Thymic Carcinoid with Adrenocorticotropic Hormone-Producing Ectopic Cushing Syndrome and Empty Sella

Artak Labadzhyan, Se Min Kim, Jane Rhyu, Takako Araki, Ali Mahtabifard, Shlomo Melmed

Research output: Contribution to journalArticlepeer-review

2 Scopus citations

Abstract

Objective: Ectopic Cushing syndrome secondary to thymic carcinoid is a rare disorder that may be difficult to diagnose and manage. Methods: We describe a case of severe Cushing syndrome secondary to a large, adrenocorticotropic hormone (ACTH)-producing thymic carcinoid in a patient with a history of primary hyperaldosteronism. Results: A 43-year-old female with a 20-year history of an aldosterone-secreting adrenocortical adenoma following a right adrenalectomy presented with acute onset of proximal muscle weakness, swelling, facial hirsutism, and severe hypokalemia. Ectopic Cushing syndrome was suspected based on the sudden symptom onset and markedly elevated 24-hour urine cortisol and ACTH levels. Magnetic resonance imaging revealed an empty pituitary sella and a large (7.3 cm) mediastinal mass visible on chest computed tomography. The mass was resected by video-assisted thoracoscopic surgery, resulting in resolution of symptoms and cortisol levels. Pathology assessment confirmed well-differentiated thymic carcinoid with positive ACTH staining. Conclusion: This case highlights the clinical features, challenges in diagnostic work up, treatment modalities, and associated endocrine findings in a thymic carcinoid abutting the heart in a patient presenting with ectopic ACTH secretion.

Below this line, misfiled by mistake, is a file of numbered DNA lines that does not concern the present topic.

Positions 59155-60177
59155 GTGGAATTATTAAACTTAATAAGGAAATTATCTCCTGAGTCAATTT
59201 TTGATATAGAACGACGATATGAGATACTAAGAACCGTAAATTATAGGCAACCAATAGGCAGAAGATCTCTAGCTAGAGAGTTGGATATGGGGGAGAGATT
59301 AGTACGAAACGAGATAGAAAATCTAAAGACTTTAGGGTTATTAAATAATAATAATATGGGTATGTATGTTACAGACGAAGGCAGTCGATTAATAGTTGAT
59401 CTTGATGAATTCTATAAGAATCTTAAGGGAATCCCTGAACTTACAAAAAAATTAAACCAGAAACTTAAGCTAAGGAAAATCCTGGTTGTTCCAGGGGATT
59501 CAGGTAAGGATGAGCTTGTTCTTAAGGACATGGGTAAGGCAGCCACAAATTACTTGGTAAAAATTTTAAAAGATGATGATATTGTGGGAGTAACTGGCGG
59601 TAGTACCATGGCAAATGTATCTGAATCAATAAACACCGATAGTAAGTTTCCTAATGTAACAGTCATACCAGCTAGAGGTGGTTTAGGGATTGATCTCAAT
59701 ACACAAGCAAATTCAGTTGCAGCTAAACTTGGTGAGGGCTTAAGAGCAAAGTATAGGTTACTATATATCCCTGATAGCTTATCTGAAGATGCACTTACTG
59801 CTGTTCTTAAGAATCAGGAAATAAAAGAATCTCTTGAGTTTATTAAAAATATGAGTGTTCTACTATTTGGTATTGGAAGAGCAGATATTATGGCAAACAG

Original languageEnglish
Pages (from-to)e375-e378
JournalAACE Clinical Case Reports
Volume4
Issue number5
DOIs
StatePublished - 1 Sep 2018
Externally publishedYes

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